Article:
Long Term Support
Participation after Stroke - 
what does it mean and how can it be achieved?

Department of Human Communication Sciences, University of Sheffield

Professor Shelagh BrumfittDr Sue Baxter SCHARR  and Kate Fryer

We have been looking at the experiences of people who have had a stroke and how they return to their social and everyday lives as they begin to recover. The World Health Organisation (2001) uses the term ‘participation’ in relation to how we might describe the way the individual regains a capacity for ordinary social life. We wondered how easy it was for someone to return to their ordinary life and participate in a relevant way? This PhD study was therefore concerned with the meaning and experience of stroke survivors in relation to their capacity for participation. 

The study has involved an interview investigation into the perceptions and experiences of stroke survivors. The key questions have been: What does ‘participation’ mean to stroke survivors?  And how do stroke survivors experience participation?  

These questions aimed to find the common elements in the experiences of all the people we interviewed. Sources from three groups of stroke survivors in South Yorkshire have included a diverse range of people including ethnic minority interviewees and people with aphasia. One group who were interviewed about their experiences were those who had lived with their stroke symptoms for several years and another group were interviewed at different stages in their first year of recovery. 

Everyone interviewed in the studies gave very good explanations of how they viewed their own recovery in relation to regaining their everyday lives. Some of the findings from the interviews were about ‘meaning’ and ‘experience’.  Our interviewees recognised that participation (in all aspects of their lives) had to be meaningful to them. ‘Meaning’ included ‘being actively involved’, ‘making meaningful choices’ and ‘being me’.  ‘Being me’ described the way the individual’s view of self-identity was associated with the experience of participation. Aspects of ‘experience’ were ‘acceptance’, ’coping’ and ‘new participation’.  Some of the interviewees had found new ways of participating. 

Our findings suggest that each stroke survivor has a unique experience of participation, therefore individualised approaches to social rehabilitation may be most effective.  This study has highlighted the process of adjustment involved in managing after a stroke and the struggle with accepting what has happened and developing new ways of coping. This work has created further questions for us around the way the individual’s identity is associated with opportunities for participation after a stroke.

This work has been completed as part of a PhD. 

Weight gain following a stroke in men and women under 70: challenges and opportunities for prevention and action

150,000 people have a stroke in the UK each year. Strokes are the third leading cause of death in developed countries and are the leading cause of long term disability. Approximately a quarter of strokes occur in people under 65 years.  The wider costs of a stroke are approximately £7 billion per year, with £2.8 billion of these costs picked up by the NHS.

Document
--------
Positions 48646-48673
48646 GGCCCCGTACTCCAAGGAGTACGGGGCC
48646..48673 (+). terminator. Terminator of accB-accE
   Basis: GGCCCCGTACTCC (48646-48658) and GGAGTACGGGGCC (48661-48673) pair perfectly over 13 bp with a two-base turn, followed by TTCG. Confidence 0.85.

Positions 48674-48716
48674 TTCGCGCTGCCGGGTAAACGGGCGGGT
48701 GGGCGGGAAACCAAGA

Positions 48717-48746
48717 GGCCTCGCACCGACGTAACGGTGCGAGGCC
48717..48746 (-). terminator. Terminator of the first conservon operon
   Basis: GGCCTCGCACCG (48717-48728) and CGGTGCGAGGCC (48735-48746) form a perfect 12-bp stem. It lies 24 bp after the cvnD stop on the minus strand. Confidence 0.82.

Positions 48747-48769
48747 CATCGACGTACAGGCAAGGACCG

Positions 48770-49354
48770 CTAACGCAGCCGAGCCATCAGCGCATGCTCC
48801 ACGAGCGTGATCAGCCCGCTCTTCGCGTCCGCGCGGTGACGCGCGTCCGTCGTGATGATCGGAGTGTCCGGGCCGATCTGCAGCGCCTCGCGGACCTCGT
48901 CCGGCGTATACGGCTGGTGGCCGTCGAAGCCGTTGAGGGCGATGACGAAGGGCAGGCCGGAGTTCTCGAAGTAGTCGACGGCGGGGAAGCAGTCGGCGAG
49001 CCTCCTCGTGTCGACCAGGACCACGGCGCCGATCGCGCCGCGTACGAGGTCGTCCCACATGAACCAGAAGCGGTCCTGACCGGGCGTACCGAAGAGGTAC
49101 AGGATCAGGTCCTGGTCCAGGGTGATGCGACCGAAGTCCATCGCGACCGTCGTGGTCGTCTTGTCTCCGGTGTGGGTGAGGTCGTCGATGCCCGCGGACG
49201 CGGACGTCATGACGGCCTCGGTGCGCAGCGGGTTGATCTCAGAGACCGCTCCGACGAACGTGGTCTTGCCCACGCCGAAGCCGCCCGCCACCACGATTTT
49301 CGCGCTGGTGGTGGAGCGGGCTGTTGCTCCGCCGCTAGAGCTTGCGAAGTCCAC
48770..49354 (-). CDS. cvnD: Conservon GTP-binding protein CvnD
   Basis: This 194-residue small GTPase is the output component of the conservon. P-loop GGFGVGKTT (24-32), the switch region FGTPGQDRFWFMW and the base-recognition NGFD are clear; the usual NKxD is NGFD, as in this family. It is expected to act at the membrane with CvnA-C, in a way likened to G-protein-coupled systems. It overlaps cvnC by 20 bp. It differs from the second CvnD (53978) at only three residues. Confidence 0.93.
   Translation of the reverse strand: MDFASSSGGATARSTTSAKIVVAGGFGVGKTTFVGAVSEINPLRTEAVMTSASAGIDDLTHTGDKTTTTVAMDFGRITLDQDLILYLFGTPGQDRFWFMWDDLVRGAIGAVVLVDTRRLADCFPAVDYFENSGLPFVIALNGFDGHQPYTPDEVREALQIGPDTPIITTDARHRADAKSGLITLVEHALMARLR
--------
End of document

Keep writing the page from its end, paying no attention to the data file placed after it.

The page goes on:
The numbers of strokes are higher in obese people with high blood pressure or diabetes. Guidelines advise weight reduction following a stroke. Poor lifestyle behaviours prior to a stroke may worsen long term outcomes and impact on rehabilitation. Therefore modification of health behaviour can be crucial in stroke rehabilitation and in preventing avoidable long term problems. Stroke rehabilitation is acknowledged as being crucial to maximising quality of life, independence, and good well-being for individuals and their carers following a stroke.

This exploratory study aims to explore the rehabilitation and weight management experiences of stroke survivors under 70 years of age in the South Yorkshire area. This will try and identify whether weight gain is a problem for some people following a stroke, and if so what factors contribute to weight gain. It will also explore what potential services could prevent weight gain and would be accessible to people after a stroke. 

The study will survey (n=212) and interview (n=20 max) participants recruited through the South Yorkshire Cohort who have reported to be overweight (BMI>25), be 70 years or younger and have had a stroke.  Staff working for or with, local stroke services will be interviewed (n=15), and, host two consultation event with (n=up to 50) people working in key roles and organisations to test out the findings.  Data will be analysed using the Framework Analysis method.  Findings will be used to inform the development of a larger study, raise awareness of the additional needs of patients and make recommendations for the appropriate ways of giving behaviour change advice to patients following a stroke. 

The study is being funded through CLAHRC SY. Development of the study is by researchers in the  Obesity Coproduction work stream in consultation with the stroke theme.

For further information please contact:

Catherine Homer,
 Centre for Health and Social Care Research, Sheffield Hallam University 
Tel: 0114 2255815
Email: c.homer@shu.ac.uk

Family Caregiving after Stroke

Professor Shelagh BrumfittDr Tony Ryan (School of Nursing and Midwifery, University of Sheffield) and Kate Fryer

A series of conversations have taken place with informal carers of stroke survivors to explore issues of importance to them. The carers have attended focus groups to talk about their experiences and how they regard their role as a carer.  The results from this study are being analysed at present.